In the lyrical painting titled The Garden of the Hesperides, Lord Leighton has depicted a subject that is inspired by poetry and Classical mythology. And as with many of the artist's late works, the idyllic beauty of the Golden Age is brought vividly to life in this magnificent image.
According to contemporary sources, Leighton drew part of his inspiration from the following lines from Milton's Comus:
"All amid the Gardens fair
Of Hesperus and his daughters three
That sing about the golden tree."
In Greek mythology, the Hesperides were nymphs who guarded the legendary Golden Apple Tree, and they were assisted in this task by the dragon Ladon. In this painting, Ladon is represented as an unusually large serpent, his sinuous form entwined around both the tree and one of the Hesperides. The ancient Greeks believed that the nymphs lived in a beautiful, secluded garden, where they sang enchanting songs. Leighton is faithful to this feature of the myth, for one of the nymphs - she appears on the left and is clad is in a vibrant orange gown - is singing and playing the lyre.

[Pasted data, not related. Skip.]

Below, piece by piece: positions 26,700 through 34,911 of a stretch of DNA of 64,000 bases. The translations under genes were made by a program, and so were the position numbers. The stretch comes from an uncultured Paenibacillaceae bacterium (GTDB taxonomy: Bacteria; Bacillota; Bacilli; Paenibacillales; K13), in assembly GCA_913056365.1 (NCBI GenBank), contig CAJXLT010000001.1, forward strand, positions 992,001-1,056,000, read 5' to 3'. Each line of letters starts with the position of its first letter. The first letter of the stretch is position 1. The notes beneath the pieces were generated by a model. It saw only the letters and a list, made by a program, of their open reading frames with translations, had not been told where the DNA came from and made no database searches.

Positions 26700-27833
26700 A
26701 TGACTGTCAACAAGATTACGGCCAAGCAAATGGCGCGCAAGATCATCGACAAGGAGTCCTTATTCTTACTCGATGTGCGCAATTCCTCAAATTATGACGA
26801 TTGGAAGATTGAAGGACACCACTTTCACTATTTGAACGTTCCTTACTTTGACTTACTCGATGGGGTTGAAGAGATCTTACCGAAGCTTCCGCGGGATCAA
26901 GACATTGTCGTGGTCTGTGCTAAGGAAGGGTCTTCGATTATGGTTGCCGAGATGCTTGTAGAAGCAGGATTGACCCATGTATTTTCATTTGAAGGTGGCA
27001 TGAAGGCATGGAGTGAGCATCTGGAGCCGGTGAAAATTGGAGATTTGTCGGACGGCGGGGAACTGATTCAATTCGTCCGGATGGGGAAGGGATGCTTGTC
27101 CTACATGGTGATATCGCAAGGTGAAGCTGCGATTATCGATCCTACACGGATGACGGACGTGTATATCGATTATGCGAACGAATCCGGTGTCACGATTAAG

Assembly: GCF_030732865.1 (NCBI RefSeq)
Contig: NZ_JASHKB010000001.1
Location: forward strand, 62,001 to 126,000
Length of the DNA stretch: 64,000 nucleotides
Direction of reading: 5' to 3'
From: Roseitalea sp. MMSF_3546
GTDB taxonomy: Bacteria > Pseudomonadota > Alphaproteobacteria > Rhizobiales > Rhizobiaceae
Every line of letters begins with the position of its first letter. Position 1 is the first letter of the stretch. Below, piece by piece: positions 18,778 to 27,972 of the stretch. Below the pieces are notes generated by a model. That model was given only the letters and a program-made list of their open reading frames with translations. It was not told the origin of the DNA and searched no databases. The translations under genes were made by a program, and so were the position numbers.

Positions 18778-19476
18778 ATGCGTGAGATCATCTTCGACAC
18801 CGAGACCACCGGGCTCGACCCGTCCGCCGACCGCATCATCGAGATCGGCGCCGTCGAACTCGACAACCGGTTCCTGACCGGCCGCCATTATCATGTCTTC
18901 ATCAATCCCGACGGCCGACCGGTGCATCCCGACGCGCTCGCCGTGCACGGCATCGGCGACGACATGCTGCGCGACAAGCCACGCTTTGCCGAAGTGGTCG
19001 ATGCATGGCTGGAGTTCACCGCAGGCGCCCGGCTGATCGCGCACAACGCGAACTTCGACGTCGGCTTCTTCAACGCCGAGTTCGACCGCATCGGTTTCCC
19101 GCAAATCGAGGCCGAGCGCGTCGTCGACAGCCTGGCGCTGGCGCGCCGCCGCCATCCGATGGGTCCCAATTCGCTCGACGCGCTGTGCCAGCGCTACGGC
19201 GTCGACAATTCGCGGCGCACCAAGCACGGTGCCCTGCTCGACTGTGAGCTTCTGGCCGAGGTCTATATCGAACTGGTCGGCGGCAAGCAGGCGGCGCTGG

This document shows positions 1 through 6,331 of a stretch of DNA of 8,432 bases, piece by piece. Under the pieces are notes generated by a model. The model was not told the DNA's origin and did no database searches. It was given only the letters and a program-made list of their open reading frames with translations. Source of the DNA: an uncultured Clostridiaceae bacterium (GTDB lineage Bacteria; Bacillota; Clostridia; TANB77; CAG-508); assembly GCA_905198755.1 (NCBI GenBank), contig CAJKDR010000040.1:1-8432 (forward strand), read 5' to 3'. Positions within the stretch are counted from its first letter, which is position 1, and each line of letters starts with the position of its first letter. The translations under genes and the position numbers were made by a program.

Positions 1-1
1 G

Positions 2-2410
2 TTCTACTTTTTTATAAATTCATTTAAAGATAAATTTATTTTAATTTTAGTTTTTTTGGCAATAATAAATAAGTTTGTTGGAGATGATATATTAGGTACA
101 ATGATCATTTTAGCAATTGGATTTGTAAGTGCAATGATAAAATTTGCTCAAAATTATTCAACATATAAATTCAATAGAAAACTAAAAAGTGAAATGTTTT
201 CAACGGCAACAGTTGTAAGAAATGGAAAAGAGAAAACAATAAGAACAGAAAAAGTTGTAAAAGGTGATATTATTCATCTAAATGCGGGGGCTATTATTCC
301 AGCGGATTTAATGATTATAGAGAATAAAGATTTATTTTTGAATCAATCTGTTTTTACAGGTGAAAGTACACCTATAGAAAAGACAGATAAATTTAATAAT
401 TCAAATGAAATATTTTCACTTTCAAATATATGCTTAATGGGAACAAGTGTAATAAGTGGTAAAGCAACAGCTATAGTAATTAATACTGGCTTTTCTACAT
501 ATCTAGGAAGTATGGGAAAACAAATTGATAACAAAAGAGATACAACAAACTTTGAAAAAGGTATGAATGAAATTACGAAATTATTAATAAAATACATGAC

The two other Hesperides seem to be lost in reverie. One sister, who wears a rich robe of brown, sleeps. The other nymph lazily extends a hand to caress the snake Ladon. Observing the figures arranged in such relaxed poses, it is easy to be seduced by the sensuous mood of this painting.
Learn more about the Hesperides at Mythography.
The Art of Lord Leighton
In this beautiful book, author Christopher Newall examines the life and works of eminent Victorian artist Frederic Leighton. The chapters deal with Leighton's evolution as a painter, from his early phase as "The Outsider", to success as "The President of the Royal Academy". And there are plenty of gorgeous color images to complement the text.
Christopher Wood's elegant and informative book features a comprehensive "who's who" of Victorian artists, from Pre-Raphaelite masters such as Dante Gabriel Rossetti, to what Wood terms the Olympian Dreamers - including Lawrence Alma-Tadema, G.F. Watts, and Albert Moore. And the stunning images of paintings make this book a true treasure. Highly recommended for anyone who appreciates Victorian art.